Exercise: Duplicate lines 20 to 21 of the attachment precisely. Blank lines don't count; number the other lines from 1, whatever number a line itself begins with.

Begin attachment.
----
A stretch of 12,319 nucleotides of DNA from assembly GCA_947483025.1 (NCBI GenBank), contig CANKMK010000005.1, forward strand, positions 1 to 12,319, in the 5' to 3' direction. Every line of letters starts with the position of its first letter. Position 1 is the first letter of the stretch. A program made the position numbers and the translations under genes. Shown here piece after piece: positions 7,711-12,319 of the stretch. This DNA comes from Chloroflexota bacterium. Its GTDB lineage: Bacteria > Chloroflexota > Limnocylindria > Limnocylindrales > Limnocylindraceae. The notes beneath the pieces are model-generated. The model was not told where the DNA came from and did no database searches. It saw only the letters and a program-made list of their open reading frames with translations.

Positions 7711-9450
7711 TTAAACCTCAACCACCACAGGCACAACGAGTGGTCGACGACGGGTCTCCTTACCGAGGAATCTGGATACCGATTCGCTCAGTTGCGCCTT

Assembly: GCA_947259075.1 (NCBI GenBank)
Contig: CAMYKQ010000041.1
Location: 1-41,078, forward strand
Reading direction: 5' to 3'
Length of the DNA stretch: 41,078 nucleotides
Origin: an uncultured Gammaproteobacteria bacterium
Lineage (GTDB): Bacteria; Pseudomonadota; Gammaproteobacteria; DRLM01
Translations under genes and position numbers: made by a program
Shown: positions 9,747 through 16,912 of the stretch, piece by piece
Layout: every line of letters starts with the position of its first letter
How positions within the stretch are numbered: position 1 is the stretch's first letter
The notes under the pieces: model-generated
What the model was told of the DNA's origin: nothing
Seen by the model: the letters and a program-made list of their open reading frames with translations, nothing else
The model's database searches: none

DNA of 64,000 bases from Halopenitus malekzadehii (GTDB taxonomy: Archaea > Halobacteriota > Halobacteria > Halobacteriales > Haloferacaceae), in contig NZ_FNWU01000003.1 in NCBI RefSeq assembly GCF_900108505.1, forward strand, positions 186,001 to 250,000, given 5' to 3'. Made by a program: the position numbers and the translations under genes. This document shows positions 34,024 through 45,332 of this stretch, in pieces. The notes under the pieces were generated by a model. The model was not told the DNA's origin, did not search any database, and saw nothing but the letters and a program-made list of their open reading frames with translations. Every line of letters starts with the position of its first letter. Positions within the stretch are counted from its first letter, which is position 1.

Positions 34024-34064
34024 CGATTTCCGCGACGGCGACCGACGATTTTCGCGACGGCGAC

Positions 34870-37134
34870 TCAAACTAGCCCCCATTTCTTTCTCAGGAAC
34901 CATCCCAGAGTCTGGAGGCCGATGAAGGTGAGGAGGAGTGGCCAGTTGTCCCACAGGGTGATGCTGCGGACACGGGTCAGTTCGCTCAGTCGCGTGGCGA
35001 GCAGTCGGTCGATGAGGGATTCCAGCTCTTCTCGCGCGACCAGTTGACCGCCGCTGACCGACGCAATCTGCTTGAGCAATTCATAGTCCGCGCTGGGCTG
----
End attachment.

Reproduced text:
Positions 34024-34064
34024 CGATTTCCGCGACGGCGACCGACGATTTTCGCGACGGCGAC